Ohlone Costanoan
Esselen Nation
  Ohlone Costanoan Esselen Nation (OCEN) is historically known
as the
Monterey Band of Monterey County as the results of the
Congressional Homeless Indian Acts of 1906, 1908 and later years.  Both
Special Indian Agent Charles E. Kelsey (1905-1913), and Reno
Superintendent, James Jenkins (Reno Agency Annual Report 1923)
identified our tribe as the
Monterey Band of Monterey County.  Charles
Kelsey specifically identified on the 1905-1906 Special Indian Census,
Thomas Miranda and family living on the Sur Rancheria.  Before that in
1883 Special Indian Agent Helen Hunt Jackson identified our tribe as the
"San Carlos Indians, living near the old San Carlos Mission at Monterey"
and she wrote to the Commissioner of Indian Affairs notifying him about
placing our tribe along with the Santa Ynez Chumash directly under her
jurisdiction [see Heizer, ed 1979 Federal Concern About Conditions of
California Indians 1853 to 1913: Eight Documents Ballena Press
Publications No. 13 page 88.]

Under the 1928 California Indian Jurisdictional Act our Tribal Elders and
their families enrolled with the BIA and we identified ourselves as either
"Tribe: Mission San Carlos" or as Esselen." Our families again enrolled with
the BIA during the second (1948-1955) and third (1968-1970) enrollment
periods.  Our direct ancestors served as linguistic consultants to Alexander
Taylor (1856), Alfred Kroeber (1902-1910), C. Hart Merriam (1902-1922),
and John P. Harrington, Field Ethnologist for the Smithsonian Museum's
Bureau of American Ethnology (1930-1939), as well as other linguists.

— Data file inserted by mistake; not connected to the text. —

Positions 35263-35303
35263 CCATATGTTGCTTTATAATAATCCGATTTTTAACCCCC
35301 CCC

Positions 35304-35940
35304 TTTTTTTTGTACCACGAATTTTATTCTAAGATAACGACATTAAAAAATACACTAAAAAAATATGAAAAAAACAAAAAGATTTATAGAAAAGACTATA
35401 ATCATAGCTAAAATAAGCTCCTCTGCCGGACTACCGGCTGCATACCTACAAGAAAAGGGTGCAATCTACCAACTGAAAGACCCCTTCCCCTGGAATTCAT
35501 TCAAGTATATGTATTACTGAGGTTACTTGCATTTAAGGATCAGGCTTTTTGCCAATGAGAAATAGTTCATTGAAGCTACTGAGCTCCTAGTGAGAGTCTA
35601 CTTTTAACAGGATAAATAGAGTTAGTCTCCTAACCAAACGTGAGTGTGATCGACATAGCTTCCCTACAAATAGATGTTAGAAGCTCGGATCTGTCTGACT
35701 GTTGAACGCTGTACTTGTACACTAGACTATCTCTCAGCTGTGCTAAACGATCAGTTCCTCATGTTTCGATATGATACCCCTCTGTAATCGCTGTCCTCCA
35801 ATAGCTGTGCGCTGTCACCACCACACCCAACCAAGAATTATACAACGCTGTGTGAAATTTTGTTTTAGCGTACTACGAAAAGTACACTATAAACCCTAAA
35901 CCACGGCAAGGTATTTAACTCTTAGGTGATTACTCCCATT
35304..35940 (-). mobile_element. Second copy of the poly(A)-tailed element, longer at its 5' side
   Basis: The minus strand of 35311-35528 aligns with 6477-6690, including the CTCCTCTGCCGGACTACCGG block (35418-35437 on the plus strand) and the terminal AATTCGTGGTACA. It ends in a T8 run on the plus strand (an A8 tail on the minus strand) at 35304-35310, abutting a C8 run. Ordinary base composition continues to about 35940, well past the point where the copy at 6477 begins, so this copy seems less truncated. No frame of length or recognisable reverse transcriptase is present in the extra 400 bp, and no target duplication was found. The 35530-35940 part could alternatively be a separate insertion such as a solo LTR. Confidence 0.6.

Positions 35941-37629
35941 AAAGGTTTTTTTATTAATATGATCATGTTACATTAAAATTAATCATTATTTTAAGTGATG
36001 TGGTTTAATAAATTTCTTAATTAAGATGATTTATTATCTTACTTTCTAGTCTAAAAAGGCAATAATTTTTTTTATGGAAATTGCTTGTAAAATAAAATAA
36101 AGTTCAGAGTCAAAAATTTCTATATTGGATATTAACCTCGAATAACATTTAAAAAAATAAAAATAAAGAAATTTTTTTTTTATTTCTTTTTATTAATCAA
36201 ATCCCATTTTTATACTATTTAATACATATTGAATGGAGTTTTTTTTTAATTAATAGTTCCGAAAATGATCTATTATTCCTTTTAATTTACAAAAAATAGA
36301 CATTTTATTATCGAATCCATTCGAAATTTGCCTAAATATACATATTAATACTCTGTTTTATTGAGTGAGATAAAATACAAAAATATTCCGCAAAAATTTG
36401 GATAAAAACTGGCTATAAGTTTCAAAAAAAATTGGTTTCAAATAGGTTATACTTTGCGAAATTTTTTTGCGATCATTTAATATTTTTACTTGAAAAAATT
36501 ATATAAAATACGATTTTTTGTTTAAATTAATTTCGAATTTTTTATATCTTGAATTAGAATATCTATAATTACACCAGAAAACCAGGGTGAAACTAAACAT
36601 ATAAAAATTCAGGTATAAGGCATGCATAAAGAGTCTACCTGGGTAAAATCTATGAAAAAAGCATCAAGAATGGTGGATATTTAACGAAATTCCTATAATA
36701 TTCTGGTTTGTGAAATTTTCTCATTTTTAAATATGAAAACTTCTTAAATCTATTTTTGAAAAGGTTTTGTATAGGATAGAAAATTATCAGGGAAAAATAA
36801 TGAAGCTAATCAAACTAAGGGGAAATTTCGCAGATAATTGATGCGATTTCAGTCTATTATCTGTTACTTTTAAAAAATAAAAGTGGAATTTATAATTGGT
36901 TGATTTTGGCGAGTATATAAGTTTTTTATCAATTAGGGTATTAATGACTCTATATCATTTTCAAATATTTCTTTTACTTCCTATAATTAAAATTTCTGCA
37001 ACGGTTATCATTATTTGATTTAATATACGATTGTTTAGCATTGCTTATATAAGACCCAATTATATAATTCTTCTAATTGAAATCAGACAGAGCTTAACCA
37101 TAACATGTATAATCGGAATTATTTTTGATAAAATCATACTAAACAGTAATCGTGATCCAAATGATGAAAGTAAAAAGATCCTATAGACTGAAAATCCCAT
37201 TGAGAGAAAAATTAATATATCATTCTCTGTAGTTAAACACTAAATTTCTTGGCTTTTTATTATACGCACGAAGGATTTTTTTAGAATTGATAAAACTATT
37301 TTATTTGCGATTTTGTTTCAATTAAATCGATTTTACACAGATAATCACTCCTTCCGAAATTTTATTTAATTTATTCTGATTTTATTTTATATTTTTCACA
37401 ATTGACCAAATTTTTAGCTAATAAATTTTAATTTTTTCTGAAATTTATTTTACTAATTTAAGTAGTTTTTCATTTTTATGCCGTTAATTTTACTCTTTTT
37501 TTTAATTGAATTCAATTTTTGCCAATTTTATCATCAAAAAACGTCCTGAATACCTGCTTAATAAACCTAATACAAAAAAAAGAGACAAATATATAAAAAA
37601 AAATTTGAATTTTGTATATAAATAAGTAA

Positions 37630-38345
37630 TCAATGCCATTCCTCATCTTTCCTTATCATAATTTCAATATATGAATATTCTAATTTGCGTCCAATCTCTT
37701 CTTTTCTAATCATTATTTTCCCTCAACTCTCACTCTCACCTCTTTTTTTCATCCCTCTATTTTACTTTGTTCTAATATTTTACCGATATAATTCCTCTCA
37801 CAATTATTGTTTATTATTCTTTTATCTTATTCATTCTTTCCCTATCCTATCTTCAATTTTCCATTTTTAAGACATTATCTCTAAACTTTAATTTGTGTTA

To date OCEN has completed all the standards and requirements under the
current administrative process 25 CFR Part 83 for reaffirmation as a
Federally Recognized Tribe.  Our Tribe was never legally "Terminated" by
any act of Congress, but instead suffered neglect by those BIA agents
charged to purchase home sites under the Congressional Homeless
California Indian Appropriation Acts.  Agency Superintendents such as
Lafayette A. Dorrington who was responsible for the Sacramento Agency
from 1918 to 1930, was derelict in his duties and argued as his personal
belief that land should not be purchased for California Indians.  It was due
to his "gross negligence" and crass indifference" that our tribal band as well
as one hundred and thirty four other California tribes were removed from
the list of Recognized tribes by 1927.

We have also demonstrated that our Tribe was never legally "Terminated"
by any act of Congress, Executive action or Federal Court Order.  In fact,
Recognition is for perpetuity, until the Tribe notifies Congress of its desire to
"Terminate" itself and abandon its tribal status as a tribe.

Presently Ohlone Costanoan Esselen Nation represents over 600 enrolled
tribal members of both Esselen and Carmeleno descent from at least 19
villages from a contiguous region surrounding Monterey Bay.  We often
hear why does Esselen Nation claim so many village homelands? The
answer is, "The descendants of these villages comprise the historic
Monterey Band of Monterey County and they chose to enroll in
OCEN/Esselen Nation as their legal tribal government representative."  
Official Tribal Website
Photograph by Louise J. Miranda Ramirez
Ohlone/Costanoan-Esselen Indians of the Greater Monterey Bay Area
Photo by: Louise J. Miranda Ramirez
Pacific Grove, CA - June 2012
On this map the shaded areas are Esselen, the outer tribal areas are
both Costanoan/Esselen. All of our families have genealogy proven to
these villages/tribal areas.